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A different question is asked each month, where your answers are shared and you encourage others who are struggling. This month's question is : How has being a writer changed your experience as a reader?
This is an easy one. There are a lot of things that have changed in the way I read book and watch movies (both tell a story) ever since I started writing. I tend to focus a lot on plot and consistency, so when I spot a hole in a book or a movie, I do a fist pump like I discovered a secret that no one else knows. When things seem unlikely or unreal and the story is in a contemporary setting (not sci-fi/fantasy/horror/etc.) I shake my head.
Like, hello Lois Lane... there is no way you ran all over New York City in all that rubble from the buildings destroyed by Super Man and General Zod in those 4-inch pumps without losing a heel. I've walked and I've run in New York City in pumps, ain't gonna happen. And at record speed, no less. And how did she know EXACTLY where to go? Does she have hawk vision or Scooby sensors or something? Does she have super powers that I'm not aware of? No? Ok. Just making sure. At least mess up her hair!
Not that Man of Steel was such a great movie that I would have loved it if ONLY I wasn't a writer, but come on... try a little.
And what is up with these YA novels with no parents? That is way inconsistent with real life. Parents are everywhere, or at least a parent-type figure. Most of us have parents in our lives today, as adults, and it's way less than when we were teenagers. Some people have multiple sets of parents. Whenever I read a story where parents are completely out of the picture because they are "too busy with their careers" to notice their kid is turning into a vampire/werewolf/zombie/faerie/etc., or are going on a month-long vacation which is just the right amount of time to complete the story, and then they come back to a nothing-happened-nothing-changed family life, I cringe. In what world does this actually happen? Where are all the grown ups?
It's somewhat of a joy-kill. As Mary Shelley said, ignorance is bliss.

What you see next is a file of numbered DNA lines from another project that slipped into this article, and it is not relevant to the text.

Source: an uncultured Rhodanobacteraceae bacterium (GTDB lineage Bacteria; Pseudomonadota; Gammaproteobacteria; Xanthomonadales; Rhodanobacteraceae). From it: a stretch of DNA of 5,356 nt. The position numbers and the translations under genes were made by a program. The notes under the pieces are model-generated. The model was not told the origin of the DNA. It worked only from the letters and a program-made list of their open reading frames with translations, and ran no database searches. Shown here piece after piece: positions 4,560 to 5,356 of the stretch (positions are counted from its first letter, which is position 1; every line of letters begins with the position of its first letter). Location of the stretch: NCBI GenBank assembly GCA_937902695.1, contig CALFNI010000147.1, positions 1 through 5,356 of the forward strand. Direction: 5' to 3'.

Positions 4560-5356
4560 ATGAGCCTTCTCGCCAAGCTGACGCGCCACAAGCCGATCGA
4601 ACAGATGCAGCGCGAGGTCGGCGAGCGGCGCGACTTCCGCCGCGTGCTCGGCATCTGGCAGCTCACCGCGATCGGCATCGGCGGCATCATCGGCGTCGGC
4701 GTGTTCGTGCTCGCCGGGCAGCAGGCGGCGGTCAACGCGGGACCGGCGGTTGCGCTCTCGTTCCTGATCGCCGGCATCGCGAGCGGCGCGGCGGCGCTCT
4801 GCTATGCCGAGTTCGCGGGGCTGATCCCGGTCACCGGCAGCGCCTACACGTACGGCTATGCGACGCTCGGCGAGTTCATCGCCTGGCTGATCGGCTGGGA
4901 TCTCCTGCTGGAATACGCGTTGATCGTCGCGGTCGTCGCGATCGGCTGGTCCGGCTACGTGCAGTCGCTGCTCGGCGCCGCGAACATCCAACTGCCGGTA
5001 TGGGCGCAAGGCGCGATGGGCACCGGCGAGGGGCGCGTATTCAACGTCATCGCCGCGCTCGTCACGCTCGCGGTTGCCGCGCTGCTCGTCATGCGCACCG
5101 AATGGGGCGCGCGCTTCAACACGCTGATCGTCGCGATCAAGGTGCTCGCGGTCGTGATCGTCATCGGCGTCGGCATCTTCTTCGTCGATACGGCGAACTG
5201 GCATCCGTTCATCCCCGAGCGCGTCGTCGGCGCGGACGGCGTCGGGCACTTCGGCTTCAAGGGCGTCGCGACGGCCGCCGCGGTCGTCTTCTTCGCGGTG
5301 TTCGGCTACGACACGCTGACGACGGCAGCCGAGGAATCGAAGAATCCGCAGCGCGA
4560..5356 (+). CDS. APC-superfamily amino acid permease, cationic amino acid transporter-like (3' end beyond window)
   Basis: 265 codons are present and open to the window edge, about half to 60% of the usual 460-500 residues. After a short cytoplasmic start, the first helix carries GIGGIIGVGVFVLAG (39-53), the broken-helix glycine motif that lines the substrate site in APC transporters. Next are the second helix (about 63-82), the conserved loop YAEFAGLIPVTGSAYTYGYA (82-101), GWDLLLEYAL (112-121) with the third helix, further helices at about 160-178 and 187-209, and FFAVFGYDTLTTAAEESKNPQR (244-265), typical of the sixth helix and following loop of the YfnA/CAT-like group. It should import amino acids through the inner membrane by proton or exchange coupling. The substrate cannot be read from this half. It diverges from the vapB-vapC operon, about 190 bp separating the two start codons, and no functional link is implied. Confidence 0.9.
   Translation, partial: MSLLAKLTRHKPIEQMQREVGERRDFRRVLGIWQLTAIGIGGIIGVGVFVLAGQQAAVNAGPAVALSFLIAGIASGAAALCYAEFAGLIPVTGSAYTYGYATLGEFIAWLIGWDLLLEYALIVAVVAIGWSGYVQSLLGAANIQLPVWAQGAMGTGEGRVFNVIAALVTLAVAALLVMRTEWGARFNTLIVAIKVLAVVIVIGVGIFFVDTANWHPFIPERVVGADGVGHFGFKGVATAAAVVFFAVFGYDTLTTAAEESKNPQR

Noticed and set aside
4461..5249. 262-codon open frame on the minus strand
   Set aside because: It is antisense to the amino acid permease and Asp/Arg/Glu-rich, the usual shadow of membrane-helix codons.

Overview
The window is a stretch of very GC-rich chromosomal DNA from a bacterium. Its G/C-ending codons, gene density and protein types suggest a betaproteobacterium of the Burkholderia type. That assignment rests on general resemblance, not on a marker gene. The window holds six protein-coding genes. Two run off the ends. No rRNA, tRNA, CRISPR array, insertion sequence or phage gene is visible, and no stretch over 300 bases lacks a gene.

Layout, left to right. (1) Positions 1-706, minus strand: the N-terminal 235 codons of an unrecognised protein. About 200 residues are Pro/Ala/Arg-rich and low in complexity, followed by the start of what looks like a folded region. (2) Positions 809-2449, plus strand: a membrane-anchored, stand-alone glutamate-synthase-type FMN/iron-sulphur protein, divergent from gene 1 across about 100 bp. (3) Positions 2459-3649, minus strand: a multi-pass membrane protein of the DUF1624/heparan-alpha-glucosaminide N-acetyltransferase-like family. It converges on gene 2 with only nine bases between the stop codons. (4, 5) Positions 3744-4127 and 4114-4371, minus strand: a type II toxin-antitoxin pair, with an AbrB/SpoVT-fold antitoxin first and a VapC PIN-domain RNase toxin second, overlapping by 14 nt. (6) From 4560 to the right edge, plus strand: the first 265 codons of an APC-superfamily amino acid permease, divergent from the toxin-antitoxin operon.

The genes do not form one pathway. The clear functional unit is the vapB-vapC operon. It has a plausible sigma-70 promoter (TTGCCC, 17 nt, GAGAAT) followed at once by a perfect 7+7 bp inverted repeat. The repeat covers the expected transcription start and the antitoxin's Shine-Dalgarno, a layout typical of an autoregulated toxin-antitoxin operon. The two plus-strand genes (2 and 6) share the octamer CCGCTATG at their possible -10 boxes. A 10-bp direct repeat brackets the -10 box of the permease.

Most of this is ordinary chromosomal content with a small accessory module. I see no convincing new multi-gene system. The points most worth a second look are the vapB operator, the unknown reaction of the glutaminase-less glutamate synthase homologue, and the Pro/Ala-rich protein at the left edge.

Now For My Attempts at Marketing...
This is the part of self publishing that I truly hate. Marketing. I might have posted about this before, so I won't go into why I hate it. I just do. Ironically, I love technically creating meme's and banners and stuff like that. I actually love the technical part of self publishing. Formatting images, creating kindle compressed zips with all necessary files -- they are basically small web pages, and I come from a programming background, so for me it's like home. I know there's the direct word-file-upload way, but I just like getting more technical about the whole process and having full control.
Here are the latest pieces I've created to try and promote Isabel & Leo, my short story collection. Aside from posting them on social media, I've done little to promote this. I'll explain my theory as to why later.
|Playful meme with quotes from one of the stories.|
|A more endearing meme with a quote |
from another story in the collection
|Social Media banner for Facebook, Twitter, etc.|
But seriously, I hate posting up on Facebook or Google+ or Twitter or anywhere to "COME BUY MY BOOK!" It's like I was born with the anti-sales gene. You know how some people are just natural athletes and some are not. And some just hate sports. Similar to that, I think people are born natural salesmen, and some, like me, are not. And some of us hate selling.
Isabel & Leo
A short story collection about love, family,
and a couple that shoots Nerf guns like military snipers.
Usually at each other.
Sometimes at their kids.
Sometimes at their kids.
Anyone else in this boat? What do you do about it? What advice can you offer to I'd-rather-hide-under-a-rock-that-market-my-book writers like me? Any advice would be awesome!
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